What’s the origin of the word ‘quiz’? Quick, this is a quiz! First one to answer gets a prize...I always hated quizzes. Who doesn’t, right? That instant cold sweat every time the teacher announced those dreaded words (“Pop quiz today!”), prompting the urge to run to the bathroom, hide under a desk, start the day over or protest, “But I’m not ready!”
Yes, quizzes are unfair, but evidently to some people they remain an enjoyable enterprise. Imagine my chagrin upon coming to college when I found out that quizzes were not a distant thing of the past but a pernicious presence on campus. I would get slammed with a quiz in class only to battle them back at parties. My friends would whip out the latest personality tests to figure out if I was as an extrovert or introvert, go-getter or procrastinator, Rachel or Monica. I would get dragged to quiz bowl nights to help my teammates with my knowledge of dead languages, fictional characters, and forgotten politicians, only to buckle and blank under the pressure, cursing whoever invented such a tortuous game.
It seems there’s no escaping them. Quizzes have become ubiquitous in our popular culture of competitive gaming and public shaming. Just think of the continued success of classic TV shows like “Jeopardy!” and “Who Wants To Be A Millionaire.” Not to mention the meteoric rise of new shows, like “Are You Smarter Than a Fifth Grader?” that bring our level of self-respect to a new low. It seems everything has turned into a quiz: spelling, dating, memory, personality, politics, even stupidity. The word hovers in the air like a predator, its origins hard to account for.
Being a master of dead languages, however, I should be able to venture a few educated guesses as to the etymology of the accursed word. “Quiz” sounds a lot like the Latin phrase, “qui es,” meaning “who are you?” and thus denoting a question or interrogation. It could also be traced back to the Latin verb “inquirer” (to ask) from which we get the word “inquisitive.”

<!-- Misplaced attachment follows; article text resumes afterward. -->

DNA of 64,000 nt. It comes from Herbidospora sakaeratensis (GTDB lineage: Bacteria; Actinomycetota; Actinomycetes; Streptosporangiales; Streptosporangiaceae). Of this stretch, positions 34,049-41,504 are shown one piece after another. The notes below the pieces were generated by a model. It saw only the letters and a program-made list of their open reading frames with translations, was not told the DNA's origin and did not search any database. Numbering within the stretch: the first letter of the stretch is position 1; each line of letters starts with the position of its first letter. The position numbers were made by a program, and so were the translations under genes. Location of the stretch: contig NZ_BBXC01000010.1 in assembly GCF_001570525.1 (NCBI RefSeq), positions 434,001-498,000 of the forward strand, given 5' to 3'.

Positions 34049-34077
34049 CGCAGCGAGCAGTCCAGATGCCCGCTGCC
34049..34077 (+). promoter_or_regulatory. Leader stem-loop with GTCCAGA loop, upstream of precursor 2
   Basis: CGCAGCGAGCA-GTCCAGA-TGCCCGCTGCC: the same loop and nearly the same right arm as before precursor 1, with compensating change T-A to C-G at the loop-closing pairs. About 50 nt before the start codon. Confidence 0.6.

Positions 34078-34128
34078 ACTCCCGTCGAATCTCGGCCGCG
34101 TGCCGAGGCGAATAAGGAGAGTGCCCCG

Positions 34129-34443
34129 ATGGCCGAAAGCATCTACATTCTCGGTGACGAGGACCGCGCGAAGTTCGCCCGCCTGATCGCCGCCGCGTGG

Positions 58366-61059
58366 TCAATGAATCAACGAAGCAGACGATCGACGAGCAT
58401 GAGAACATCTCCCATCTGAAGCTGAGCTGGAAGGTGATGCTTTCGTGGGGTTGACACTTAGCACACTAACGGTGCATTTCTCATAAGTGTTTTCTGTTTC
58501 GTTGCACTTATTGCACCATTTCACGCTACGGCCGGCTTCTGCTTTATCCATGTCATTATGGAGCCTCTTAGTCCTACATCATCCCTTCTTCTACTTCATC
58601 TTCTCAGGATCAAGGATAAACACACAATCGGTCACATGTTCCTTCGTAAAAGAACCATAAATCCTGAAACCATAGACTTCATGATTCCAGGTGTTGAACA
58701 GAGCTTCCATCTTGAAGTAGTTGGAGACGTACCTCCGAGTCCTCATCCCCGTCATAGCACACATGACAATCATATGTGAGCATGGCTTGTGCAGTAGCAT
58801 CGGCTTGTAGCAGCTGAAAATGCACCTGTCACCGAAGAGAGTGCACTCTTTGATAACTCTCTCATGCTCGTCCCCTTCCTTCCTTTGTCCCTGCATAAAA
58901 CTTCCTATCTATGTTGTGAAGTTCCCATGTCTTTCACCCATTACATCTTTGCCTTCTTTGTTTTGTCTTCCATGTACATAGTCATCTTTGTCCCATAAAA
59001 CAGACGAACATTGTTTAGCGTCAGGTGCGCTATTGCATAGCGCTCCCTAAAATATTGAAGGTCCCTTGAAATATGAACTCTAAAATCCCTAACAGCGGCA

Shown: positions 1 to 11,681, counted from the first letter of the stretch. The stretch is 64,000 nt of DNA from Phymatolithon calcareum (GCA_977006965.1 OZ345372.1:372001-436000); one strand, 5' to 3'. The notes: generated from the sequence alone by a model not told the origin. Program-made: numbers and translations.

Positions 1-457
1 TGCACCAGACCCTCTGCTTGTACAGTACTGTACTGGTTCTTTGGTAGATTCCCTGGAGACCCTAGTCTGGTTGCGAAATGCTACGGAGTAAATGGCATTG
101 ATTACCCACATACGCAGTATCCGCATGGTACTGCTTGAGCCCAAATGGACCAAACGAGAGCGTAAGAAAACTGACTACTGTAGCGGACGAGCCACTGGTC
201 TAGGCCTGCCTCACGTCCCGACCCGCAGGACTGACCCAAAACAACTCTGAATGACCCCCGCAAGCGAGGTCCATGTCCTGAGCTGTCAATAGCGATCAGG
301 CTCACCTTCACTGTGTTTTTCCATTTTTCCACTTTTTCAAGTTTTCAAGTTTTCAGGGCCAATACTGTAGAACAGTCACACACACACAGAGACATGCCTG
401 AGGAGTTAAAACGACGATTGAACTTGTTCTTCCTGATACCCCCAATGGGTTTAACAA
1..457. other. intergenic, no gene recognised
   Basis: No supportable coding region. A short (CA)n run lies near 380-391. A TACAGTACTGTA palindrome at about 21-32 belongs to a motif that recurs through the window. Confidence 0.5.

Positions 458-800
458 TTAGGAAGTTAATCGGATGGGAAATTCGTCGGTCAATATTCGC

The truth is, I am rather inquisitive myself. I hate answering questions but love asking them, hypocritical as that may seem. To my friends and not-so-friendly classmates, I am “that kid in section,” who needs to have the last word—except my last word usually ends in a question mark, not an exclamation point. Doubting my own stores of knowledge, I deflect instead of deliver the answers people crave. Like Socrates, if I may be so bold as to strike the comparison, “The only thing I know is that I know nothing.” For the great philosopher, this was probably due to his profound insight into the dialectical logic of all things, whereas I say this out of profound ignorance. But, it’s an ignorance that nonetheless irks me and I always endeavor to hide it like some shameful skin disease through elaborate cover-up schemes or topical remedies. These calculated maneuverings, of course, unwittingly align me with yet another definition of the word “quiz.”
According to the Oxford English Dictionary, before its modern-day usage as a grammatical object, the word “quiz” appeared in 1782 as a subject-noun, meaning “an odd or eccentric person.” Upon encountering this definition, I could already hear the classroom chants and jeers pointing to me as delicious proof of “a quiz, a quiz!” Yet, had I my wits about me (unlikely), I could have always told my hypothetical bullies that the joke was on them, for “quiz” has yet another storied genesis.
It seems the etymology of “quiz” is not only a trick question but also a plain trick. Rumor has it that in 1791, a prankster and Dublin theater proprietor by the name of James Daly made a bet that he could make up a nonsensical word that would become a catchphrase overnight. He hired a group of street actors to write the word “quiz” on the walls around Dublin, and the next day people were asking each other what “quiz” meant. No doubt some know-it-alls claimed they had the answer, while others thought it was a test.
There is only one record of this story, appearing in 1836—after the term was already in use. But there is at least symbolic truth to the fabled origins of the word, which continues to have as many meanings as it has applications. Realizing the friendly, even familiar, alter egos that ‘quiz’ can take on, I have learned to look upon it less as a threat and more as a game, albeit with reservations. For the test of sense is, at root, nonsense.